Olfactory foramina

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Olfactory foramina
Gray149.png
Ethmoid bone from above.
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Base of the skull. Upper surface.
Details
Latin foramina cribrosa ossis ethmoidalis
Dorlands
/Elsevier
12372963
Anatomical terminology

The olfactory foramina, also known as the cribriform foramina (cribr- is "a sieve" in Greek), is the grouping of holes located on the cribriform plate. The cribriform plate forms the roof of the nasal cavity, and the olfactory foramina are in the two depressions lateral to the median blade of the cribriform plate called the crista galli. There is a pair of olfactory bulbs of the brain that rest in these two depressions. These holes that make up the olfactory foramina allow passage for about 20 bundles of nerve fibers that make up the olfactory nerve, also known as Cranial Nerve I (CNI), from the nasal cavity to meet with the olfactory bulbs. Therefore, the olfactory foramina are necessary for the human sense of smell.[1][2] These foramina vary in size and number with age. [3]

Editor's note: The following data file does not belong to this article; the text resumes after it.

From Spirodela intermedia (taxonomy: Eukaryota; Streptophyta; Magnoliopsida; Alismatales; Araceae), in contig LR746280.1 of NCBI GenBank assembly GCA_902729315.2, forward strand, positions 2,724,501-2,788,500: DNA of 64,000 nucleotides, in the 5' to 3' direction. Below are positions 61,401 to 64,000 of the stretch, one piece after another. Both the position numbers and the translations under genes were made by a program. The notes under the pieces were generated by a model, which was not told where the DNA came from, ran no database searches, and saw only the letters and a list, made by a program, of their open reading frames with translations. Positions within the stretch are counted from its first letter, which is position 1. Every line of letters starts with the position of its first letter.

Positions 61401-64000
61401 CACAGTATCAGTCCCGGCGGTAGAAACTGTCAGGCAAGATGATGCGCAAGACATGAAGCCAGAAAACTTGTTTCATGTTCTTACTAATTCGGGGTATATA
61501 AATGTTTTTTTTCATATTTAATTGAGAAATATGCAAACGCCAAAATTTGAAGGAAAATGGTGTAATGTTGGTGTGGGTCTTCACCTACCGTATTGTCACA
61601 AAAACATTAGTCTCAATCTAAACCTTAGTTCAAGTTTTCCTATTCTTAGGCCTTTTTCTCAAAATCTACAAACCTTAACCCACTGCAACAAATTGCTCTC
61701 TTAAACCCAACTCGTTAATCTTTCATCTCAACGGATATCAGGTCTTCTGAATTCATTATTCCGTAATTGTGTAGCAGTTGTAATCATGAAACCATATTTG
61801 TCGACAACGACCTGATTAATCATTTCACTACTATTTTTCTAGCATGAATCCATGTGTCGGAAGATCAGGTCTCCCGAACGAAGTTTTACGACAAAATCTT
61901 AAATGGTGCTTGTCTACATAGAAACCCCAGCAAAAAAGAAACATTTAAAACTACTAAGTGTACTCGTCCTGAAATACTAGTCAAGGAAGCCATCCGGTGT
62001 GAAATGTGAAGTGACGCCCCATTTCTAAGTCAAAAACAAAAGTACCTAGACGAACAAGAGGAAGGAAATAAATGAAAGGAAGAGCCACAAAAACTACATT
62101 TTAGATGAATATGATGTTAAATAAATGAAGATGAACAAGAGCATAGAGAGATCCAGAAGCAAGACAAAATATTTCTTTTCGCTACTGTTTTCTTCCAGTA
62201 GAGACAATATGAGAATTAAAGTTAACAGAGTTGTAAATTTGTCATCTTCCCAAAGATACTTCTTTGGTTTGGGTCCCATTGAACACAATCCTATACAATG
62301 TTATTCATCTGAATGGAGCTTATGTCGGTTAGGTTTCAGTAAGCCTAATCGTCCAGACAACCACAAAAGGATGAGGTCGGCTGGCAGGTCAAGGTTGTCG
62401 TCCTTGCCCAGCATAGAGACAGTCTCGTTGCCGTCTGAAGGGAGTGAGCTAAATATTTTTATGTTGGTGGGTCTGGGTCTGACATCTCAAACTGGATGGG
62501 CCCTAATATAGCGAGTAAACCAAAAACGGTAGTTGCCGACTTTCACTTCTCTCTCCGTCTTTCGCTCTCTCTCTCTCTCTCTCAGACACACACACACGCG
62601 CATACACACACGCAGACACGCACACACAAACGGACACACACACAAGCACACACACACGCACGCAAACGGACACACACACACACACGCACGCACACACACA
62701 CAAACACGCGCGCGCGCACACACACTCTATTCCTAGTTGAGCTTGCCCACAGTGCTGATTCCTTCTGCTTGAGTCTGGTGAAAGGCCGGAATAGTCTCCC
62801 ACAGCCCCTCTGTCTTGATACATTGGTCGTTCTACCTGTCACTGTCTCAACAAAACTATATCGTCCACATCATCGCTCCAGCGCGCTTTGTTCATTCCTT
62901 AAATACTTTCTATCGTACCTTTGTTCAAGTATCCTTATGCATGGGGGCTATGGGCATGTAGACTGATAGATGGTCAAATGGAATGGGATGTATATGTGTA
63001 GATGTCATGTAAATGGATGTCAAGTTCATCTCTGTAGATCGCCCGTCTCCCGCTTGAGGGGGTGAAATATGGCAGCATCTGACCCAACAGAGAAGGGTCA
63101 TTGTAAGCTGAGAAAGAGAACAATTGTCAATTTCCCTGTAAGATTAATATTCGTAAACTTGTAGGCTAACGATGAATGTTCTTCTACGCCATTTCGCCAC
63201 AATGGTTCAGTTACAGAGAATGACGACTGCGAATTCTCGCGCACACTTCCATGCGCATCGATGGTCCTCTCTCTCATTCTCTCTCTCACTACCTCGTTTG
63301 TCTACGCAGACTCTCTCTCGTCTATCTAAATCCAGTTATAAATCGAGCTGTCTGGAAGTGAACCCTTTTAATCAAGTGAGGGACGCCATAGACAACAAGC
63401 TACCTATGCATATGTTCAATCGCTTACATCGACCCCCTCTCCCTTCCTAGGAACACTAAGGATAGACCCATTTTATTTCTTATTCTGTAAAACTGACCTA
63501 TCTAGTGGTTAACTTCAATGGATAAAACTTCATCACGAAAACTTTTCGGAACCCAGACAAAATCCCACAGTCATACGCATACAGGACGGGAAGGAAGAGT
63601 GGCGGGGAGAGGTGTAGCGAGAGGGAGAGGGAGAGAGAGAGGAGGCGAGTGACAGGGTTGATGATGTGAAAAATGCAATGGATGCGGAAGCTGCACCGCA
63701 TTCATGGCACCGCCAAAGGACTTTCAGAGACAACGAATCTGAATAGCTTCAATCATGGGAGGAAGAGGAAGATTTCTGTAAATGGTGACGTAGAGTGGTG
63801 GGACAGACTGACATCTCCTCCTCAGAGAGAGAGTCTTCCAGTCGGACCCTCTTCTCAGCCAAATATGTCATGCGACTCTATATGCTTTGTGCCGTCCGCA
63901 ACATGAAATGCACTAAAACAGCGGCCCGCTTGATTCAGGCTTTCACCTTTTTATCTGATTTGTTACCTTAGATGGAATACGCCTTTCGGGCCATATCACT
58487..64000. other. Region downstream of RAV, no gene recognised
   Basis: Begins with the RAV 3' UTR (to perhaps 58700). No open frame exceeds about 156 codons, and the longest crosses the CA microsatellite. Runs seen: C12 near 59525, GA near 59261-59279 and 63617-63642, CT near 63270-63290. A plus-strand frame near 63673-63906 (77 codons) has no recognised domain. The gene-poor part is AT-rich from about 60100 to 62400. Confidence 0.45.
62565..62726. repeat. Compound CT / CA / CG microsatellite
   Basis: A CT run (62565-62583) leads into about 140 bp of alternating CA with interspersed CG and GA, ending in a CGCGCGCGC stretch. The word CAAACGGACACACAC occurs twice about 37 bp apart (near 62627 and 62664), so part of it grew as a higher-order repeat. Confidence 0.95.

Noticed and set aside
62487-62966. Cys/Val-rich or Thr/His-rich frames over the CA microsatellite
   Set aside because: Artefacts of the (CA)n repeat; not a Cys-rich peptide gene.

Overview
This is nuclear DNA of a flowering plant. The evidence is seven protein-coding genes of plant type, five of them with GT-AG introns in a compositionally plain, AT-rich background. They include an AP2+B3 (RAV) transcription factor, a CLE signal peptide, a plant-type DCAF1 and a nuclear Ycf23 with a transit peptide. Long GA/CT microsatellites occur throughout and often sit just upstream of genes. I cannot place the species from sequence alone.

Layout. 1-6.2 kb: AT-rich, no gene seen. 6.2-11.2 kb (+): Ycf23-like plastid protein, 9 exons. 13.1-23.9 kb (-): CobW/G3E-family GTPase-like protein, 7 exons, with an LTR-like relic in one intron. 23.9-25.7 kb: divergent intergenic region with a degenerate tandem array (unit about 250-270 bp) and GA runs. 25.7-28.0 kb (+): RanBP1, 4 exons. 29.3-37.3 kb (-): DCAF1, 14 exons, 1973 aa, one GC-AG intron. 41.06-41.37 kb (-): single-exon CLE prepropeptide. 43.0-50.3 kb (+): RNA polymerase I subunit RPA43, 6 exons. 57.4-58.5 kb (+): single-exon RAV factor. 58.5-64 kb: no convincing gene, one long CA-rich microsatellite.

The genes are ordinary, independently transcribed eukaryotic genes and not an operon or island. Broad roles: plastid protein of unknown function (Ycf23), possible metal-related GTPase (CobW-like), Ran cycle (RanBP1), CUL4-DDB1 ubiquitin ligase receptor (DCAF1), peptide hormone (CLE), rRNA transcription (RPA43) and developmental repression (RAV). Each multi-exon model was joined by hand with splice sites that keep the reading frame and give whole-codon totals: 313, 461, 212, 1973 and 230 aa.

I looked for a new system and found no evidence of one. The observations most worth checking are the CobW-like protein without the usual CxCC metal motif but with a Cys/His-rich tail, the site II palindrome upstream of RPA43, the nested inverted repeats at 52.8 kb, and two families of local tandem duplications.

References[edit]

  1. ^ Saladin, Kenneth S. (2012). Anatomy & Physiology: The Unity of Form and Function. Seventh ed. New York: McGraw-Hill. 
  2. ^ "Olfactory foramen". Farlex Partner Medical Dictionary. 2012. Retrieved Mar 25, 2017. 
  3. ^ Kalmey JK1, Thewissen JG, Dluzen DE (July 1998). "Age-related size reduction of foramina in the cribriform plate". Anat Rec. 251 (3): 326–9.